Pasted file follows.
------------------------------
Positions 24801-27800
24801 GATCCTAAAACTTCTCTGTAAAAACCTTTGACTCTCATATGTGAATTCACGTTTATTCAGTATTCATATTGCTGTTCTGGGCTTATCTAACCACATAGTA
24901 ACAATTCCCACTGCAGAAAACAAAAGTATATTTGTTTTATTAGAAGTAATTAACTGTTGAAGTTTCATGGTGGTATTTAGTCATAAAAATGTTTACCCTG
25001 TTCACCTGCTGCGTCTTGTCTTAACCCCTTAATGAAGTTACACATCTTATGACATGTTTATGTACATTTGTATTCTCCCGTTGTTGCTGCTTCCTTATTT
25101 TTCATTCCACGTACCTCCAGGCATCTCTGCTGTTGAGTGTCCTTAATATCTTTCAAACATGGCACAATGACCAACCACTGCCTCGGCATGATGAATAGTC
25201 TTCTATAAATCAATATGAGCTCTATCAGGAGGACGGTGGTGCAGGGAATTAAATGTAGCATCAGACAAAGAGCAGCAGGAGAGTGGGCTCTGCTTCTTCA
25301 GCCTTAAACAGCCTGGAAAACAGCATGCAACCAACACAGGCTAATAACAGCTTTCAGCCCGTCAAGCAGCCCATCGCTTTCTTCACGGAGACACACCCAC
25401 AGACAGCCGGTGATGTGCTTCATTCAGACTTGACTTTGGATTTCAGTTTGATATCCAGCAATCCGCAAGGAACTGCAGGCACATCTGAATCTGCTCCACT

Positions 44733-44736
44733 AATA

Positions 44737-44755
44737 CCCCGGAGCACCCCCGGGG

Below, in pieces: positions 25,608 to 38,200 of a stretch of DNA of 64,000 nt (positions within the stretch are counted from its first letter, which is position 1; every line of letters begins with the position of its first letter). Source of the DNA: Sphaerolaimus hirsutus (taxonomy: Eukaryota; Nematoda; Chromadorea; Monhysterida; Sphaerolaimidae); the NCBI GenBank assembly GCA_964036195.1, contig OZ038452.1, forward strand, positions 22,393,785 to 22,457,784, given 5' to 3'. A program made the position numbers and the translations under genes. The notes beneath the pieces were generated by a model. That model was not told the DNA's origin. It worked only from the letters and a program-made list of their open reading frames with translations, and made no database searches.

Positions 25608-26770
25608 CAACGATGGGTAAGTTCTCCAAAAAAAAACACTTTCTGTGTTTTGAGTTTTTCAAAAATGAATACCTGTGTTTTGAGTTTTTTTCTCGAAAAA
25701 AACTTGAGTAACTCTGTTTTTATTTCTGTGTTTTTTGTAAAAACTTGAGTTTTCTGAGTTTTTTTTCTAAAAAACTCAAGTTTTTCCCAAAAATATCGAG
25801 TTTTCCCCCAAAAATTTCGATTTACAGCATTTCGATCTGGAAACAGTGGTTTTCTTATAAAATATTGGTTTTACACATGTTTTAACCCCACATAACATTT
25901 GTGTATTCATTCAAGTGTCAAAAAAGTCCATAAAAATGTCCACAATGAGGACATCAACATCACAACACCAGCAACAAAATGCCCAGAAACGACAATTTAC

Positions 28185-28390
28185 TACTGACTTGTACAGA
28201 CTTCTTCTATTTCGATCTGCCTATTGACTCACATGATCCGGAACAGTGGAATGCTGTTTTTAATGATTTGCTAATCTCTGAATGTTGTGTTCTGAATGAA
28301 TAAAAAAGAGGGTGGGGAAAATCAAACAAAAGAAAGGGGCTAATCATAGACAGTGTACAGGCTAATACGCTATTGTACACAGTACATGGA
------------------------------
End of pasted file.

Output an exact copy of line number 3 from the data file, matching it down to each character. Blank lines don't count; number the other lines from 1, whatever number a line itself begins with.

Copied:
24901 ACAATTCCCACTGCAGAAAACAAAAGTATATTTGTTTTATTAGAAGTAATTAACTGTTGAAGTTTCATGGTGGTATTTAGTCATAAAAATGTTTACCCTG